March 2006 News

Britain modifies travel advisory

9 March 2006
The Hindu
Shujaat Bukhari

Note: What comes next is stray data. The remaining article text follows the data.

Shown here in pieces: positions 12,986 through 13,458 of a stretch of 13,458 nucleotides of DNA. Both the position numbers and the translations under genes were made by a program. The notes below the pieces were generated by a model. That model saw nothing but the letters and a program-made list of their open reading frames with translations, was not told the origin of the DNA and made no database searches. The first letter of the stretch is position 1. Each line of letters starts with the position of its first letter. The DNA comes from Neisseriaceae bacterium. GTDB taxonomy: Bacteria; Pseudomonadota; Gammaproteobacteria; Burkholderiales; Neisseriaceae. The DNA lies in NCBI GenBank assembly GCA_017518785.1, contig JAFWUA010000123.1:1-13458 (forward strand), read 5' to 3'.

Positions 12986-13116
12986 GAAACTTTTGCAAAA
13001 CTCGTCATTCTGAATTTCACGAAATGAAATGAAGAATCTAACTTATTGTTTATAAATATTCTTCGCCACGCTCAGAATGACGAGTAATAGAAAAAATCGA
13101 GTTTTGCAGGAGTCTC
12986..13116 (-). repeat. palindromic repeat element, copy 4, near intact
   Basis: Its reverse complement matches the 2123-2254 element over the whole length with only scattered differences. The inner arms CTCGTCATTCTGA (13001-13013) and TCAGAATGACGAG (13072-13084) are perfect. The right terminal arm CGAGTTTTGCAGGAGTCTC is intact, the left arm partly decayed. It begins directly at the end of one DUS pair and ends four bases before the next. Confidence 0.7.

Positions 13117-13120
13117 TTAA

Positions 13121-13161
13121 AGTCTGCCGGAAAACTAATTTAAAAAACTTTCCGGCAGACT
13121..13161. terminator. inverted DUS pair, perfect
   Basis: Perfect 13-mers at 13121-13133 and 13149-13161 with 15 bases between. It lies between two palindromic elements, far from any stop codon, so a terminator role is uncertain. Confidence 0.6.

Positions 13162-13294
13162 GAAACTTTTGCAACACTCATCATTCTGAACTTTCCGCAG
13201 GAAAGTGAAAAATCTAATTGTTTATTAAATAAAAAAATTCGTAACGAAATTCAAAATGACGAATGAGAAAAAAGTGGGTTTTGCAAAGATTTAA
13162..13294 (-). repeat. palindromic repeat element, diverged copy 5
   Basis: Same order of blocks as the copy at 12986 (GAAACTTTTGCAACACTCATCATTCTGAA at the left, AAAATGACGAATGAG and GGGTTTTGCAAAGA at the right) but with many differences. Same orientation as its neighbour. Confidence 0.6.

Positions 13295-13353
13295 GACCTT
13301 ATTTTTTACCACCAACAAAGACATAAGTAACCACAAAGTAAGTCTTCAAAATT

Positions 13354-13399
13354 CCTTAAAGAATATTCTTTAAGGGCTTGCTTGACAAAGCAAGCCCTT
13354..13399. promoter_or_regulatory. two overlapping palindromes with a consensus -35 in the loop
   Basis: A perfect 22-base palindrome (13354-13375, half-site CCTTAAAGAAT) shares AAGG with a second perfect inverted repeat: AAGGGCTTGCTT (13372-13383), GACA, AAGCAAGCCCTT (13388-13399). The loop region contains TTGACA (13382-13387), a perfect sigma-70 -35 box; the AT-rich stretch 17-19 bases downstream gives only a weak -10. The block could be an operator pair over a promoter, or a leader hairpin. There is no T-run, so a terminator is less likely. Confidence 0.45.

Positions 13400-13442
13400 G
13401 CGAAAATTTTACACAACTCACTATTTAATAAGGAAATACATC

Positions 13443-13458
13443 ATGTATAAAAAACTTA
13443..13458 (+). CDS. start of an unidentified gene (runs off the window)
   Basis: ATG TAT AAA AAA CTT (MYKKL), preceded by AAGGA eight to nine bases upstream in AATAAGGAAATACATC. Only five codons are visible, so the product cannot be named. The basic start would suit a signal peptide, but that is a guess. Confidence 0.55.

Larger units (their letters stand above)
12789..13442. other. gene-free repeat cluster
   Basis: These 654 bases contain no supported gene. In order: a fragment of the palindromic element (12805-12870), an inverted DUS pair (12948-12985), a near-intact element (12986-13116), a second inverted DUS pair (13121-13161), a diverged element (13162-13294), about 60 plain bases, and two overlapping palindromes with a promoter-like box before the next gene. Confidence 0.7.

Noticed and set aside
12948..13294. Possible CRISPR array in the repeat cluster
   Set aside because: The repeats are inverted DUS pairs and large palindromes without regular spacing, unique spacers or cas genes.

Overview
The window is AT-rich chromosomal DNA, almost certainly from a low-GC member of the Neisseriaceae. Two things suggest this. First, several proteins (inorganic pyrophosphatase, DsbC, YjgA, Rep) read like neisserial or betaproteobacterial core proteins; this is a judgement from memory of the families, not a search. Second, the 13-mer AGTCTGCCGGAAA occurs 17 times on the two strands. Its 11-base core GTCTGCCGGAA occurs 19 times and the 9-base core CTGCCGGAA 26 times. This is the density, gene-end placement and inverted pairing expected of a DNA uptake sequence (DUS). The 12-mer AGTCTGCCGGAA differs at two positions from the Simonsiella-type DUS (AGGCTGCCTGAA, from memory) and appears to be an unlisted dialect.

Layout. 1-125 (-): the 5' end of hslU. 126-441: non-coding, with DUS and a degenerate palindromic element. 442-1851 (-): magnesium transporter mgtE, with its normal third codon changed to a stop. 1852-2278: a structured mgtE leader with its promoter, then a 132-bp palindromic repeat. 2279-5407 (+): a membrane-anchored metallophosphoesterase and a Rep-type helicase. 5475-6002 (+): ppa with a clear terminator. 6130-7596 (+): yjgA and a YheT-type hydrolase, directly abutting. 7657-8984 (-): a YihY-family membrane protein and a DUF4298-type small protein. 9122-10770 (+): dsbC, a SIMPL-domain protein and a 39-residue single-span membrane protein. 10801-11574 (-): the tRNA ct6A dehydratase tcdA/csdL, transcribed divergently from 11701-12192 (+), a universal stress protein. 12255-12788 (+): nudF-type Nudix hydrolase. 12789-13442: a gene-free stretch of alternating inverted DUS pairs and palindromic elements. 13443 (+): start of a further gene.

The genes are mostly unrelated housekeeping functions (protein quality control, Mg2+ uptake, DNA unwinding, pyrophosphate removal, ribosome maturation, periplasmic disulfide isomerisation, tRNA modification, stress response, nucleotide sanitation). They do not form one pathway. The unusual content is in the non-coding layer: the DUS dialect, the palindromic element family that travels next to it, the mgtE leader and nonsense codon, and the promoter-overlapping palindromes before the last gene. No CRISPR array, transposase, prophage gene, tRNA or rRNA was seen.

Jammu: The British government has modified travel advisory for its nationals travelling to Jammu and Kashmir only restricting their movement in rural areas. The modification has also termed Jammu as 'peaceful.' The advisory is likely to go a long way to boost the tourism industry in the state. Confirming this, Director general of Tourism M. Saleem Beg said: 'It is a major development and we look forward to other European countries to follow suit.' According to Mr. Beg the modified advisory reads: 'We advise against all travel to or through rural areas of Jammu and Kashmir (other than Ladakh) and all but essential travel by air to Srinagar. There is a high level of conflict and terrorist violence in Jammu and Kashmir (excluding Ladakh). Jammu city is somewhat safer but attacks still occur.' He said that it was a pleasant departure from the past as the old advisory by the British government was like this 'we strongly advise against all travel to Jammu and Kashmir except Ladakh via Manali or air.' In 1990, the British government advisory had placed almost a blanket ban on its citizens visiting Jammu and Kashmir. It was made more stringent in 1995 when the Al-Faran militant outfit kidnapped and killed five foreign tourists in Kashmir. Two of them were British nationals. But in the past two years the Jammu and Kashmir government made a lot of efforts to convince the British government that the situation had improved. The former Chief Minister, Mufti Mohammad Sayeed, himself visited the U.K. twice. In fact a number of tour operators played an important role in convincing the British government to take this decision. Vivek Angara, director of London-based India Tourism, said in a letter to the tourism department of the Indian government that the efforts by the Jammu and Kashmir government to woo foreign tourists had resulted in the changed advisory. He said the group with the help of friends in the Labour party had organised an exhibition on Kashmir in March 2005 that was attended by British Prime Minister Tony Blair.


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